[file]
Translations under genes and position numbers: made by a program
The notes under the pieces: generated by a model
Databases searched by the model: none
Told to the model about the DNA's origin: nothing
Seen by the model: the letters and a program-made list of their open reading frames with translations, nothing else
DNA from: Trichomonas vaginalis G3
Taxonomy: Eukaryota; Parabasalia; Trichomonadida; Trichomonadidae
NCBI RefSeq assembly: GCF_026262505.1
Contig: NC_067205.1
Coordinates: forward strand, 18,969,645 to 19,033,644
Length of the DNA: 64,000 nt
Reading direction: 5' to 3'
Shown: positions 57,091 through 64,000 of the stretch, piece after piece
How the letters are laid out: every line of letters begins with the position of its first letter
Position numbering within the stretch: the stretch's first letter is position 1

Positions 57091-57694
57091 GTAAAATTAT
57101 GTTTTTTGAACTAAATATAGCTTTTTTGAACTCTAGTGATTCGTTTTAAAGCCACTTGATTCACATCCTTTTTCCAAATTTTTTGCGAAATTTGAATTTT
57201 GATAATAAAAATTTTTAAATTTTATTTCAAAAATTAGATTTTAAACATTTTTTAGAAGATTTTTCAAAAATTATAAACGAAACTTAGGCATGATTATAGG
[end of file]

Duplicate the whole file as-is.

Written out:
Translations under genes and position numbers: made by a program
The notes under the pieces: generated by a model
Databases searched by the model: none
Told to the model about the DNA's origin: nothing
Seen by the model: the letters and a program-made list of their open reading frames with translations, nothing else
DNA from: Trichomonas vaginalis G3
Taxonomy: Eukaryota; Parabasalia; Trichomonadida; Trichomonadidae
NCBI RefSeq assembly: GCF_026262505.1
Contig: NC_067205.1
Coordinates: forward strand, 18,969,645 to 19,033,644
Length of the DNA: 64,000 nt
Reading direction: 5' to 3'
Shown: positions 57,091 through 64,000 of the stretch, piece after piece
How the letters are laid out: every line of letters begins with the position of its first letter
Position numbering within the stretch: the stretch's first letter is position 1

Positions 57091-57694
57091 GTAAAATTAT
57101 GTTTTTTGAACTAAATATAGCTTTTTTGAACTCTAGTGATTCGTTTTAAAGCCACTTGATTCACATCCTTTTTCCAAATTTTTTGCGAAATTTGAATTTT
57201 GATAATAAAAATTTTTAAATTTTATTTCAAAAATTAGATTTTAAACATTTTTTAGAAGATTTTTCAAAAATTATAAACGAAACTTAGGCATGATTATAGG